Public finance
Tax
This article does not cite any references or sources. ... “Taxes” redirects here. ...

Banks and Banking
Central Bank
List of banks
Deposits
Loan
For other uses, see Bank (disambiguation). ... This is a list of banks throughout the world. ... Bank deposits are the large part of the money supply. They come in different types depending on withdrawal restrictions. ... For other uses, see Loan (disambiguation). ...

Financial regulation
Finance designations
Accounting scandals
Financial supervision is government supervision of financial institutions by regulators. ... There are a variety of Finance designations or Accreditations that can be earned, and awarded to those in the finance industry. ... Accounting scandals, or corporate accounting scandals are political and business scandals which arise with the disclosure of misdeeds by trusted executives of large public corporations. ...

History of finance
Stock market bubble
Recession
Stock market crash
A stock market bubble is a type of economic bubble taking place in stock markets when price of stocks rise and become overvalued by any measure of stock valuation. ... In macroeconomics, the definition of recession is a decline in any countrys Gross Domestic Product (GDP), or negative real economic growth, for two or more successive quarters of a year. ... Black Monday (1987) on the Dow Jones Industrial Average A stock market crash is a sudden dramatic decline of stock prices across a significant cross-section of a stock market. ...

v d

In finance, the money market is the global financial market for short-term borrowing and lending. It provides short-term liquid funding for the global financial system. The money market is where short-term obligations such as Treasury bills, commercial paper and bankers' acceptances are bought and sold. Finance studies and addresses the ways in which individuals, businesses, and organizations raise, allocate, and use monetary resources over time, taking into account the risks entailed in their projects. ... This article does not cite any references or sources. ... The Global Financial System refers to those financial institutions and regulations that act on the international level, as opposed to those that act on a national or regional level. ... Treasury securities are government bonds issued by the United States Department of the Treasury through the Bureau of the Public Debt. ... Commercial paper is a money market security issued by large banks and corporations. ... A bankers acceptance, or BA, is a time draft drawn on and accepted by a bank. ...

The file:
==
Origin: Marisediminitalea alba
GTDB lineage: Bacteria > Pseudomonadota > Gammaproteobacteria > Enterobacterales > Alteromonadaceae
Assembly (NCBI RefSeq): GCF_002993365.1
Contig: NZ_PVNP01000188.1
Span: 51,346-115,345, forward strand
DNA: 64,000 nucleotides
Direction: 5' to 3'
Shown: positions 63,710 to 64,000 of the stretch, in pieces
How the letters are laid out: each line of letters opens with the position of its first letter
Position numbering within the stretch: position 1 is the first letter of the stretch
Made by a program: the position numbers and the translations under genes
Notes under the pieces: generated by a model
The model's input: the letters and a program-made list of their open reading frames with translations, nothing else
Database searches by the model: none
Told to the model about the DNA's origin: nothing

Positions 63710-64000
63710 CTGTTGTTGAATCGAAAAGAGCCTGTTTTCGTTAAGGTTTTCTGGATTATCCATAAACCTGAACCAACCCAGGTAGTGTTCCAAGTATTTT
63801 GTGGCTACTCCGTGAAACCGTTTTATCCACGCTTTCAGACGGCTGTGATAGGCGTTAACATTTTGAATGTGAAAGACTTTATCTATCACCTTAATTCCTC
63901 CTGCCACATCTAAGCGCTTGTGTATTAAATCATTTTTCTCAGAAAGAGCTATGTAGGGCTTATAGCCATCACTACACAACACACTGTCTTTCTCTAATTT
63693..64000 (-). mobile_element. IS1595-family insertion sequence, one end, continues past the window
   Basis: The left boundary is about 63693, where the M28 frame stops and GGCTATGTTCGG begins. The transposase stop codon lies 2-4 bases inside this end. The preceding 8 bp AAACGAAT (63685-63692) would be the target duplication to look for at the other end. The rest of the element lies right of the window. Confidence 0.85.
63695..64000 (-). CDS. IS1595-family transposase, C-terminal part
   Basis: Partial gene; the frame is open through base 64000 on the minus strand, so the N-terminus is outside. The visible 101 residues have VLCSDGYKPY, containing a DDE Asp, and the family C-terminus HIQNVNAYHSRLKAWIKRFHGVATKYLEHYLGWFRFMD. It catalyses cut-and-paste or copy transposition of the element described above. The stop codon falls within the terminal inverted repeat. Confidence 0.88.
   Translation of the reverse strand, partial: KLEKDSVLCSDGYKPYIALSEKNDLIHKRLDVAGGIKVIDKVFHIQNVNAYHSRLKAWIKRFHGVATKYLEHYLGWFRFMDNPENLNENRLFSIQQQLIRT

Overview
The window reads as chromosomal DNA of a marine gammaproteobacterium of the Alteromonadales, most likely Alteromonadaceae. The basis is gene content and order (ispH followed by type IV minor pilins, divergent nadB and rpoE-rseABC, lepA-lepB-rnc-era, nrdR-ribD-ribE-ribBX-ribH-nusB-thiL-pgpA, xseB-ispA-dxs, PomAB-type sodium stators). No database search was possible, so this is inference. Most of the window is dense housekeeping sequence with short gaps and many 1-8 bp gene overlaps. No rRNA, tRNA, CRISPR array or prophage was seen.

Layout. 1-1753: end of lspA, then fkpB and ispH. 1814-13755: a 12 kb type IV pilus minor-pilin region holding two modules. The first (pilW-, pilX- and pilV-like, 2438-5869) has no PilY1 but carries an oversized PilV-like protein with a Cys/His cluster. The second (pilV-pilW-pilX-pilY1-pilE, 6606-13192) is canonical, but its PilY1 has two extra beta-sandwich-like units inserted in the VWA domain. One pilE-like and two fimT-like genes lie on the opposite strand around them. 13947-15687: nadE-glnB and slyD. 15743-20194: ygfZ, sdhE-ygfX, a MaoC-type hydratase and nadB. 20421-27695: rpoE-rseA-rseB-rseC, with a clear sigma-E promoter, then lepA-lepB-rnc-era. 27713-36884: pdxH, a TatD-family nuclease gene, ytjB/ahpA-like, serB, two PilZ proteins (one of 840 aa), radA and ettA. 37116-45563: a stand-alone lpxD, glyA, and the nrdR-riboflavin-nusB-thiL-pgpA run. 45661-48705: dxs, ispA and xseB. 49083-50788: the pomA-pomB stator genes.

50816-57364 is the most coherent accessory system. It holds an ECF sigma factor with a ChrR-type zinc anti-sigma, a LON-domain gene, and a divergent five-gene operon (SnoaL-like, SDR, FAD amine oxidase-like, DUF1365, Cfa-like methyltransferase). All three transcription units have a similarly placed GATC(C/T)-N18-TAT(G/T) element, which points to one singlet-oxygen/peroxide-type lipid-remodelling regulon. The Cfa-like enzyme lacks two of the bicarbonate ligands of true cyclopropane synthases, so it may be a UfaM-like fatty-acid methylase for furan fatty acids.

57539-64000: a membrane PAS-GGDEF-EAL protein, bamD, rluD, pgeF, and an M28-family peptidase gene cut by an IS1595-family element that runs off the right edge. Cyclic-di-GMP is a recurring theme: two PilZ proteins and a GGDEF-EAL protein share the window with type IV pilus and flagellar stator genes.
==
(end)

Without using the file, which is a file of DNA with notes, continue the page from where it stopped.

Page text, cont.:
The money market consists of financial institutions and dealers in money or credit who wish to either borrow or lend. Participants borrow and lend for short periods of time, typically up to thirteen months. Money market trades in short term financial instruments commonly called "paper". This contrasts with the capital market for longer-term funding, which is supplied by bonds and equity. Financial instruments package financial capital in readily tradeable forms - they do not exist outside the context of the financial markets. ... The capital market is the market for securities, where companies and the government can raise long-term funds. ...

Contents

Participants

The core of the money market consists of banks borrowing and lending to each other, using commercial paper, repurchase agreements and similar instruments. These instruments are often benchmarked to LIBOR. Commercial paper is a money market security issued by large banks and corporations. ... Repurchase agreements (RPs or Repos) are financial instruments used in the money markets and capital markets. ... LIBOR stands for the London Interbank Offered Rate and is a daily reference rate based on the interest rates at which banks offer to lend unsecured funds to other banks in the London wholesale (or interbank) money market. ...


Finance companies such as GMAC typically fund themselves by issuing large amounts of asset-backed commercial paper (ABCP) which is secured by the pledge of eligible assets into an ABCP conduit. Examples of eligible assets include auto loans, credit card receivables, residential/commercial mortgage loans, mortgage backed securities and similar financial assets. Certain large corporations with strong credit ratings, such as General Electric, issue commercial paper on their own credit. Other large corporations arrange for banks to issue commercial paper on their behalf via commercial paper lines. General Motors Acceptance Corporation (GMAC) is the financial services arm of General Motors, the worlds largest automobile manufacturer (by revenue). ... An asset-backed security is a type of bond or note that is based on pools of assets, or collateralized by the cash flows from a specified pool of underlying assets. ... Commercial paper is a money market security issued by large banks and corporations. ... A credit rating assesses the credit worthiness of an individual, corporation, or even a country. ... “GE” redirects here. ...